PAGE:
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Boom in multimedia chips seen

New research predicts double-digit growth this year for the PC graphics and audio processors.

    A report released today by market research firm Dataquest predicts double-digit growth this year for the international PC graphics and audio processors.

    Overall, the report forecasts PC audio chip shipments growing 31 percent this year, increasing to 84.3 million units from 64 million units in 1996. Worldwide PC graphics chips are forecast to grow 19 percent this year, with shipments reaching 84.3 million units, up from 70.9 million units in 1996.

    "Look for high levels of competition to force many of the current vendors out of this business over the next two years," said Geoff Ballew, senior industry analyst in Dataquest's Semiconductor Applications Markets program.

    Some of the competition may come from chip giant Intel, which has been eyeing the multimedia processor market lately. One of Intel's most feared weapons will be its first graphics chip, called the Intel740, expected later this year.

    Ballew, doesn't see Intel as a sure bet in this market, however. Intel's graphics chip is already late, and other companies are already producing very good chips at low prices, he said.

    Intel's emphasis on multimedia is less an effort to conquer new markets than a recognition of the increasing focus in computing on multimedia applications, Ballew noted. (Intel is an investor in CNET: The Computer Network.)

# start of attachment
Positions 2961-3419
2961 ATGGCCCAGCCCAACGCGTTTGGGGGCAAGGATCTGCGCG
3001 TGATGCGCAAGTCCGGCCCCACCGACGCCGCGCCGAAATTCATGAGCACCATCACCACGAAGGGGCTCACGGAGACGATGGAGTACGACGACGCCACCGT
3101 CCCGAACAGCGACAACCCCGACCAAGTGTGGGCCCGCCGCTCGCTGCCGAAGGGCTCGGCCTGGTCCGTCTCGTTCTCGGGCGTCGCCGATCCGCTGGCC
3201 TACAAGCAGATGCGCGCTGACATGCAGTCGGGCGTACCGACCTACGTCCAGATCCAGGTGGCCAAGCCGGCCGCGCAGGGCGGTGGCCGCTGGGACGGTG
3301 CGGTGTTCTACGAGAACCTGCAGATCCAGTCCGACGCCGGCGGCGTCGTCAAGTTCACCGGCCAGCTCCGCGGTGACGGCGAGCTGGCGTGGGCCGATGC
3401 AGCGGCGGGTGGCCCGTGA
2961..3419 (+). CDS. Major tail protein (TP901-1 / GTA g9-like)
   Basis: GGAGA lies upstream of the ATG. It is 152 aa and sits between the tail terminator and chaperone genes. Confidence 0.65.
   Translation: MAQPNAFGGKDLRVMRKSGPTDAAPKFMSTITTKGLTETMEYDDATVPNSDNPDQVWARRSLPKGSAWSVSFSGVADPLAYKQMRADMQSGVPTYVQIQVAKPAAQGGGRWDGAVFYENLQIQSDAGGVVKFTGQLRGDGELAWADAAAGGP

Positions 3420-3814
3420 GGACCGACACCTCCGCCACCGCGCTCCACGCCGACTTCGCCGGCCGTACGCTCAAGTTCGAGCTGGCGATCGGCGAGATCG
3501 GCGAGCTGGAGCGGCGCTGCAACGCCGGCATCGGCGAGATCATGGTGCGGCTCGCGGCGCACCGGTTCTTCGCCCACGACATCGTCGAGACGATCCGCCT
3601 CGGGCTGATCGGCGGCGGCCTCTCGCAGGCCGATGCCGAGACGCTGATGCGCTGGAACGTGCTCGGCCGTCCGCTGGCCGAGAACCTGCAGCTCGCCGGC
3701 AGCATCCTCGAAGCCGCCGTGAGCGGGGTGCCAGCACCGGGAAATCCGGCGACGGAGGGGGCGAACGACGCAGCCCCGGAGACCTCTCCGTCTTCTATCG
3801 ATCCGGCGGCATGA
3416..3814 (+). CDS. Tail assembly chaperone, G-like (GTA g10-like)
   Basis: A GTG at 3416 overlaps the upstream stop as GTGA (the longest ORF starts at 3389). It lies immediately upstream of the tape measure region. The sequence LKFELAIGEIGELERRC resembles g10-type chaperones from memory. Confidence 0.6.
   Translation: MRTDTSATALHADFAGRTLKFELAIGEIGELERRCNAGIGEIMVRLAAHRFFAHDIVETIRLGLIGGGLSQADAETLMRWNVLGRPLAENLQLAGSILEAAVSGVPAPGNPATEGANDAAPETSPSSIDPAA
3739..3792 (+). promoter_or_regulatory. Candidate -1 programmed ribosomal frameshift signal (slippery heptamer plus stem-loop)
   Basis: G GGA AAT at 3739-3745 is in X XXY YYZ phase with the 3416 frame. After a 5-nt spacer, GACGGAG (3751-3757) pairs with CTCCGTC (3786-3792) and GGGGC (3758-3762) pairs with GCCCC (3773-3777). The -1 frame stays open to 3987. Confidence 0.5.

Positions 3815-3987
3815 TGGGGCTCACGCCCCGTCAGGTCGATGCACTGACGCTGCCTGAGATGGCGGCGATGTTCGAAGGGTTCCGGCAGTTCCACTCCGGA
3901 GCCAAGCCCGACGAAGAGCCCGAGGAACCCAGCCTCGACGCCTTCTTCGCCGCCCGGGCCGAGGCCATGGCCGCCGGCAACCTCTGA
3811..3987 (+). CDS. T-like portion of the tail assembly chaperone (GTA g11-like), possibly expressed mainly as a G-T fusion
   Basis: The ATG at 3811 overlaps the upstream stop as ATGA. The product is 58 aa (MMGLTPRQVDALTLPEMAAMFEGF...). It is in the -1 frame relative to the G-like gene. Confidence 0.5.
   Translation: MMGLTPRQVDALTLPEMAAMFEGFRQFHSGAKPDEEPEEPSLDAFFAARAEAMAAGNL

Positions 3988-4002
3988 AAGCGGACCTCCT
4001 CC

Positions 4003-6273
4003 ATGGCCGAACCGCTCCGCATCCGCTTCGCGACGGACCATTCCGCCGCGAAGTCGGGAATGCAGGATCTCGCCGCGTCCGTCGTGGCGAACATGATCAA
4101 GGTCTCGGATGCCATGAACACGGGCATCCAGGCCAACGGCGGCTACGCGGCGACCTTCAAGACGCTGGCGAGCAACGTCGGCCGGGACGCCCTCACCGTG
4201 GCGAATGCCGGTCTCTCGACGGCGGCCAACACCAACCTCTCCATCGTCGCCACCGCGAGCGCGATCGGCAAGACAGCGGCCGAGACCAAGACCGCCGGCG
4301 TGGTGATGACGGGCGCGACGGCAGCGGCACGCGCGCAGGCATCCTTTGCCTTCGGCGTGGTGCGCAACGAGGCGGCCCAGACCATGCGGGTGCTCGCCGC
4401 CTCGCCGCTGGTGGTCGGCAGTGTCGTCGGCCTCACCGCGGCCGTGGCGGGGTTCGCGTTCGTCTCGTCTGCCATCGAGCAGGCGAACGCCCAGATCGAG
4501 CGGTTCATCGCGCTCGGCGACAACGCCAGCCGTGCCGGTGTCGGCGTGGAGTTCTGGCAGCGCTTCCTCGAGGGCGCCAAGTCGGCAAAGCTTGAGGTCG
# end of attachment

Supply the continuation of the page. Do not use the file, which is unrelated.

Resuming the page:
Also coming in the graphics market is Intel's Accelerated Graphics Port technology, which should arrive later this year. AGP is Intel's next-generation high-performance, low-cost 3D technology. Many graphics manufactures have already designed chips to fit the new Intel graphics system, according to Ballew, and in terms of moving graphics data back and forth AGP should initially be twice as fast as PCI.

    On the audio chip front, Dataquest estimates that about 40 percent of the PCs shipped last year included basic audio features, and virtually all PCs will include such capabilities in the year 2001.

    As shipments increase, Dataquest forecasts PCI-based audio cards to surpass older, traditional "ISA" cards--found in almost all PCs today--and emerge as the next bus interface for PC audio.

    PCI audio cards have only recently begun to appear in large quantities. The trend will be important for consumers because of the better sound quality this will allow in games and multimedia.

    So for now, Ballew said, companies that make those chips will do well. "As along as they can show better performance, they'll have a market," he said.